1) At the visceral level, this is a playful and colourful logo. Colurfulness represents two things: the desired Toronto of 2015: less gray, more colourful. Also, the multi-ethnic nature of Toronto. There are more than 200 ethnic groups living in Toronto. On the other hand, playfulness is a metaphorical way of demonstrating the rise of Toronto as a global hub. Toronto is an up-and-coming city where creative class lives, works and plays. For more, you should read Richard Florida’s book: Who is your city? (PS: He is American)

2)The ball-chasing figure is not about soccer. It is actually the first Pan American sport in record: So that pays respect to the history of sports in Americas. The way it looks like soccer works too. Because soccer happens to be the most popular sport all over Americas. Considering this logo will appear in the Tourism Offices of all countries, I can see how relevant the shape is.

3) The ParaPanAmerican Olympics logo is smart. Remember the discussion about the logo of the Hub a couple of days ago. This logo has legs and it shows how it works at multiple platforms.

4) Finally T.O. is how Toronto is called. Also T.DOT is commonly used. The reason is simple, T-O and T-DOT both have 2 syllables. To-ron-to has three. Cognitively human brain prefers 2 syllables to 3 syllables. That’s why many of us have 2-syllabled names and why great brands have 2-syllabled names: Apple, Google etc… More on this topic here

I am curious to hear your thoughts.

On Oct.18.2010 at 09:15 AM


jen’s comment is:

The brochure cover is interesting – still a mad jumble but this time has some obvious layering and works a lot better than the logo.

The logo shapes are just awkward, off balance, and not pleasing to the eye. They don’t relate well to each other, and the solid flood of color is a big snooze. I don’t think everything has to have a high level of visual sophistication, but I want this to go farther. Is it a cutout? A blobby ink splotch? I feel like the logo doesn’t know what it wants to be. I can appreciate the nod to playfulness, but it still needs to have a sharpness to it.

I guess that’s Toronto-Ontario for the TO, huh?

On Oct.18.2010 at 09:18 AM


jarhead’s comment is:

T.O. is a local colloquialism for Toronto, Ontario. Outside of Toronto, I’m not sure anyone would know this (same as not knowing Toronto has been locally known as T-Dot, Hogtown, Muddy York, The Big Smoke and Hollywood North, among others). The brochure may as well also reference the fact that locals call it T’ronno.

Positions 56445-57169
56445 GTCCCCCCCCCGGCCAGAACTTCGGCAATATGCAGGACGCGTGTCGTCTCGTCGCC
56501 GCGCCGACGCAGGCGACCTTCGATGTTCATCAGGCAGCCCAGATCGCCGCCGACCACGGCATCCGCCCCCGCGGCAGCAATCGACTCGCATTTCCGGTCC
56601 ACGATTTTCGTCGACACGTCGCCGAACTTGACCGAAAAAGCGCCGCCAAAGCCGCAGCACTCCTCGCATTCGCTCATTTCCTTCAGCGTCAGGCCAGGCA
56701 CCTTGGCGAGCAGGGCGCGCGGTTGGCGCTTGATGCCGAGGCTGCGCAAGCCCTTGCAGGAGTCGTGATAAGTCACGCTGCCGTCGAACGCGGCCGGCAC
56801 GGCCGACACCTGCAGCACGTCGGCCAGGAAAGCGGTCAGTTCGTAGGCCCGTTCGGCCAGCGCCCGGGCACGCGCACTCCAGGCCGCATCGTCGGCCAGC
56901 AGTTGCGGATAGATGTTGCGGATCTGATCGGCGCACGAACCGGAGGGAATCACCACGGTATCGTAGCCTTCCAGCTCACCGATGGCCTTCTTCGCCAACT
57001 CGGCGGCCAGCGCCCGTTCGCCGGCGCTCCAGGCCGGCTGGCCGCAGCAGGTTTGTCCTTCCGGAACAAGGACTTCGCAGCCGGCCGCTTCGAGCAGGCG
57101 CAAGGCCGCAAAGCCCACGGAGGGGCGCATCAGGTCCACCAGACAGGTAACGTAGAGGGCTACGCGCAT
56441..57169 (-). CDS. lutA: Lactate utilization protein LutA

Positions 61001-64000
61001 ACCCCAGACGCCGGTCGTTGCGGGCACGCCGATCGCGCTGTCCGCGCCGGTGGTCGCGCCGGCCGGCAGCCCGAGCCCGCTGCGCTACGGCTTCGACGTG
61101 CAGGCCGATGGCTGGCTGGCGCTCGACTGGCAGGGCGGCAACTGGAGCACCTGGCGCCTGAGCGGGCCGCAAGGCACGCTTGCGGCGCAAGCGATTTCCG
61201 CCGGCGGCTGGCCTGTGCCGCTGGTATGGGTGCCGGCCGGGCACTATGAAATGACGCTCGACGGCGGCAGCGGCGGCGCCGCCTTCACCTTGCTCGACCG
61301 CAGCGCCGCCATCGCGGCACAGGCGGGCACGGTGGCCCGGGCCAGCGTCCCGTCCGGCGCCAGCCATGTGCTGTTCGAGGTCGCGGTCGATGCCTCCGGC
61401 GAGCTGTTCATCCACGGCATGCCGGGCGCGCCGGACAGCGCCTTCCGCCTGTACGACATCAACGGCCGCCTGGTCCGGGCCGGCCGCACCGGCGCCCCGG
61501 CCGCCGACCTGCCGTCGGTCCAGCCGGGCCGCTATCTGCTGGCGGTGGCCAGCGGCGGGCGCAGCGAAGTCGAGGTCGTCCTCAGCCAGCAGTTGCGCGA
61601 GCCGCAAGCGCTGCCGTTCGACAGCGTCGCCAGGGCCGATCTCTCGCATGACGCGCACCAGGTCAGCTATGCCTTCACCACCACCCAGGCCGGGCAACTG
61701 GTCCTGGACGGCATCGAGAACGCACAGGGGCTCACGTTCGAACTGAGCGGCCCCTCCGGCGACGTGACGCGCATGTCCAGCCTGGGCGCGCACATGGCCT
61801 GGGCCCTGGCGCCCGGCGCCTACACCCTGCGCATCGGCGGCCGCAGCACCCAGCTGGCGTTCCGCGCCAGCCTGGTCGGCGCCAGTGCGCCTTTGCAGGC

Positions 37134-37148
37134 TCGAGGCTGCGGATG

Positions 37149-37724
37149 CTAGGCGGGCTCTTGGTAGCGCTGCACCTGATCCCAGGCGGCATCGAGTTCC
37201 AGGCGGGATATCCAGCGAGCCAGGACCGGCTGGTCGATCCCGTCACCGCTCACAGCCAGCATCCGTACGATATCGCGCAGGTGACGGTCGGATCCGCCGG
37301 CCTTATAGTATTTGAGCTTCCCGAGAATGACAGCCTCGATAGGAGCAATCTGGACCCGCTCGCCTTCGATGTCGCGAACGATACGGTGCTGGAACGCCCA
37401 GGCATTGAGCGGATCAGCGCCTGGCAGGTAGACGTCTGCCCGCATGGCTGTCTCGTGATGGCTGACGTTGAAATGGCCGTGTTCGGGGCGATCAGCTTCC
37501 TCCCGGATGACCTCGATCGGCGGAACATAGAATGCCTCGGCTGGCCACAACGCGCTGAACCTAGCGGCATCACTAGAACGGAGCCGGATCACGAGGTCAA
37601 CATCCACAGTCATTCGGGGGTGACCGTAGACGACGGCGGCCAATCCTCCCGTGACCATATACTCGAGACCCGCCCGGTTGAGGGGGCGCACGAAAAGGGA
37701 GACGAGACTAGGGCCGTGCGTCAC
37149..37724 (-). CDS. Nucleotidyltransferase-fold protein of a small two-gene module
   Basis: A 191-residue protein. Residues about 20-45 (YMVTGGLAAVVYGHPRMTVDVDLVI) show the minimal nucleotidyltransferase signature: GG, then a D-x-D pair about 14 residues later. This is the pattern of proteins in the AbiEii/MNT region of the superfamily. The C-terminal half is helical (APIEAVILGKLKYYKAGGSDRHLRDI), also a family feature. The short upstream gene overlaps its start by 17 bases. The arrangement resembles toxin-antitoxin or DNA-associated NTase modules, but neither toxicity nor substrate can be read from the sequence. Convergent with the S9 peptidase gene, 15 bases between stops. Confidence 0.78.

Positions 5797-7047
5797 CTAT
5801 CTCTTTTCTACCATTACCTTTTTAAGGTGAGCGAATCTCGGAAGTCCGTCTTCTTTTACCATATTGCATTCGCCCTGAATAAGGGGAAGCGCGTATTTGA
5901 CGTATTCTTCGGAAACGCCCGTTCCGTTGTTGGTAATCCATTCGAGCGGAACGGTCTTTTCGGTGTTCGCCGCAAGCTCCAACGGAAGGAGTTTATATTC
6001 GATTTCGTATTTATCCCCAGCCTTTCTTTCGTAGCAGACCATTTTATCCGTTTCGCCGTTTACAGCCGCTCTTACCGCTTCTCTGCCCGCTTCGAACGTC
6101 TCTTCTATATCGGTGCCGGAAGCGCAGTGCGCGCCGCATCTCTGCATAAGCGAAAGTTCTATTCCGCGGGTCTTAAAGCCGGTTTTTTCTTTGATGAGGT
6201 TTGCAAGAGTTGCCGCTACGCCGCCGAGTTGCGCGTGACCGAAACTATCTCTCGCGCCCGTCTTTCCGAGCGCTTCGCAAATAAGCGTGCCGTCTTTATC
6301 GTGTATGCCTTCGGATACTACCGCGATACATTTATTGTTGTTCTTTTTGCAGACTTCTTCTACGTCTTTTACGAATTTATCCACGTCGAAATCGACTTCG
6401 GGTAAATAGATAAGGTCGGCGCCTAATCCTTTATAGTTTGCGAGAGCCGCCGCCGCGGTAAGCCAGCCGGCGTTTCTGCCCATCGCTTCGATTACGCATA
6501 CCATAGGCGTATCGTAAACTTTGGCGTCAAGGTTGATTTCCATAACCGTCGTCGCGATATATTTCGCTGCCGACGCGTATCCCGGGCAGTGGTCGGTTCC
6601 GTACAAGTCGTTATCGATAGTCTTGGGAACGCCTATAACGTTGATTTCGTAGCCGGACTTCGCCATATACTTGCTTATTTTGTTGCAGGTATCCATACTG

As for the logo, two words: Freakin’ mess.

As with all of these submissions, design is subjective to personal taste. Too bad this logo has no taste and doesn’t represent Toronto in any way.

That said, for some reason, I don’t mind the cover of the brochure. I don’t outright like it… but it’s not TOTALLY unfortunate.

On Oct.18.2010 at 09:19 AM


Veronica’s comment is:

We do refer to Toronto as TO, quite often in fact 🙂
In any case, I can’t stand this logo

On Oct.18.2010 at 09:21 AM


Pierre’s comment is:

Do not want.

On Oct.18.2010 at 09:23 AM


Thomas Mansell’s comment is:

Not a fan of the logo either but I can confirm that we go refer to Toronto as TO quite regularly in Canada. It’s used quite a bit on the news as well.

On Oct.18.2010 at 09:39 AM


Carlson’s comment is:

Terrell Owens plays soccer?

If I’m supposed to read this as the letters ‘T-O,’ then I’m also reading the red head as an ‘o’ (oto), or as the dot of an ‘i’ (ito),

On Oct.18.2010 at 10:24 AM


Roby Fitzhenry’s comment is:

Finally .. I can get my nephew to draw logos and sell them for big bucks.

On Oct.18.2010 at 10:27 AM


Designer’s comment is:

I don’t mind it. Really like the typeface, I think it works here.

On Oct.18.2010 at 10:31 AM


jonathan’s comment is:

The shapes, the numbers… it looks like amateur hour guys. And the application on the building, oh man, you guys should just be embarrassed. Look, TO=Toronto, that’s great, cool concept. I see it. Now execute it professionally.

On Oct.18.2010 at 10:39 AM


Woot Design’s comment is: